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RBQM and ML: Perfect Partners for More Efficient Clinical Trials

By November 16, 2022 No Comments

Artificial intelligence (AI) and risk-based quality management (RBQM) are growing trends in pharma – and the two go together like strawberries and cream.

For decades, clinical trials have become increasingly expensive, time-consuming, and complex, leading sponsors to seek ways to streamline the process safely. Enter RBQM, which enables researchers to focus on what matters most by following the most critical safety and efficacy data.

The ICH-backed model relies on the ability to quickly process, review, and assess data in near-real time. That is exactly what machine learning (ML) does. It uses computer algorithms and extracts knowledge from large datasets, informing the analysis of new and unseen data.

Why RBQM and ML?

RBQM is a way of identifying, visualizing, managing, and documenting the risks that could impact the outcome of a clinical trial. By replacing source data verification (SDV) with powerful methods to detect risks in clinical trials, teams can collect and process data from multiple clinical research sites, highlighting atypical data patterns, or risk signals, in near real-time.

They can spot, investigate, and correct problems like fraud, sloppiness in data entry, training needs, or study equipment failure before they can impact trial integrity. The result is more efficient studies that protect participant safety and ensure data integrity.

However, it is a task that is easier said than done. With clinical trial data being so large and complex, it can be challenging for people to spot the patterns that may indicate a problem. ML, particularly deep learning, learns from complex and vast volumes of data and is ideally suited to this task.

It can work with different data formats, workflows, and processes to extract text from study documents, clinical notes, and investigation reports and combine it with clinical data for analysis. It also allows medical knowledge to be injected into models to make sense of clinical data.

What’s more, ML models are not static. They can continually learn from the data they process to refine their insights.

Developing capabilities

The possibilities are almost endless, and CluePoints is always building solutions that make RBQM and data management more efficient. The common denominator is they free study teams from repetitive or mundane tasks, allowing them to focus on what matters most.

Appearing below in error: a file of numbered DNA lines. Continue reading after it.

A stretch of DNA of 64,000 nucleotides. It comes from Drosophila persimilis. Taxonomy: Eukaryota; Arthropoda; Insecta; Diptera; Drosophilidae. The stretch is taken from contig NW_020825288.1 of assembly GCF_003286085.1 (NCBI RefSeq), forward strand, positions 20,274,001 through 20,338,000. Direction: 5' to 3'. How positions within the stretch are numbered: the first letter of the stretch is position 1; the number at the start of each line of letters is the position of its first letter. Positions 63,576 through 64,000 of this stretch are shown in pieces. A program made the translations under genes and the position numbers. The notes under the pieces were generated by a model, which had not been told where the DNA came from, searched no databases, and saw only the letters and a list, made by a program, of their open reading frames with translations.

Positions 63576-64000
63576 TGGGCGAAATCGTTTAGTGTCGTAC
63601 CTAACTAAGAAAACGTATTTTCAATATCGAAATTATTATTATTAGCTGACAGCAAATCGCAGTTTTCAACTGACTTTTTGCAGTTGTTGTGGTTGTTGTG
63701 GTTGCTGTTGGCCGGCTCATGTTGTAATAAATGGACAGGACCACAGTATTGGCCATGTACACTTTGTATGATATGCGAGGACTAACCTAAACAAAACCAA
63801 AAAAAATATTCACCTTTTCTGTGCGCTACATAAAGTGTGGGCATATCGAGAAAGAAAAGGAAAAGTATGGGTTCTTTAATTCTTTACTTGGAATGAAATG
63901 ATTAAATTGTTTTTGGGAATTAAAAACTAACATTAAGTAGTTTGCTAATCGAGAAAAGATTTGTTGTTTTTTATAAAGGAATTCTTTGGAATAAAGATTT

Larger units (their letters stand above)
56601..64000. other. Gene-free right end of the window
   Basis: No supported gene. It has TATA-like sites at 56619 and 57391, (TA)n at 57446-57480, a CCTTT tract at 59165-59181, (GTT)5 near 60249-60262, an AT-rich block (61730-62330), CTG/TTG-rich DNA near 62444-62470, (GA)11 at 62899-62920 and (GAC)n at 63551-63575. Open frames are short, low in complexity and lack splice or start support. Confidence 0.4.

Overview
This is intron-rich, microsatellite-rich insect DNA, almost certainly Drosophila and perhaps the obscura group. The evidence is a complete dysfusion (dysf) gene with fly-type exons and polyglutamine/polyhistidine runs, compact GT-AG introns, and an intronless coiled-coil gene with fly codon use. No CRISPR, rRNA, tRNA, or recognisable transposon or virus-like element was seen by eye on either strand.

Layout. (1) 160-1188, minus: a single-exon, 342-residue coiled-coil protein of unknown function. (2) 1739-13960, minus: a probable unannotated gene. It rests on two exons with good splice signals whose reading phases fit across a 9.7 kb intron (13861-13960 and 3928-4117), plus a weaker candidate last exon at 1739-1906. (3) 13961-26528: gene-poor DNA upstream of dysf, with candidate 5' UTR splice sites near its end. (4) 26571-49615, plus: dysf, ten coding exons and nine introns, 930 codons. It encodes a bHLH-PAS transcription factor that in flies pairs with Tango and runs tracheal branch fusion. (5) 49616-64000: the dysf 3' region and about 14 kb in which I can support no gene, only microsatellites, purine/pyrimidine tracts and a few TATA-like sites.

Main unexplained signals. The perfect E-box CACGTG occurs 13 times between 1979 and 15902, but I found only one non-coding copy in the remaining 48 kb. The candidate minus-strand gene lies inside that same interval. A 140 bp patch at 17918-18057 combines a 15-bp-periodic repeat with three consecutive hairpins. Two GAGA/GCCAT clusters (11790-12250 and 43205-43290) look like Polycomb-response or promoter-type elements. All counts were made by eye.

At the basic level, our platform can, for example, automate key yet repetitive tasks, such as grouping risks or setting up centralized monitoring studies, so your teams can direct their time and energy into more valuable activities.

It goes a lot deeper than that. For example, our platform provides an ML solution to differentiate risk signal types, making RBQM less labor-intensive.

Currently, teams raise a risk signal in CluePoints in response to suspect data patterns. An integrated workflow support module allows the teams to monitor and track any subsequent investigation of the risk signal, resulting in an abundance of free text being entered by different users. While this unstructured data has the potential to inform future investigations, it is challenging to analyze.

Our deep learning model analyzes this complex information and flags which risk signals are most likely to indicate a problem. Researchers can then use these insights to review and prioritize workflows.

Alongside this project, CluePoints is also working to make data management tasks, such as data cleaning, medical and AE coding, and mapping raw clinical data to SDTM, more efficient.

Using the massive goldmine of metadata that clinical research organizations have collected over the years, we are training deep learning models to present clinical teams with AI-driven suggestions around these activities to review and then accept or reject.

Data-driven future

Data is ML’s fuel, and the two are perfectly suited with healthcare, generating tens of thousands of data points daily. That’s why, in recent years, we have seen the development of ML solutions that can predict kidney injury from electric health records or detect cancer in mammograms.

As the pharma sector continues its RBQM journey, ML can significantly improve how we monitor and manage clinical trials, empowering RBQM teams, data managers, and clinical reviewers and boosting participant safety.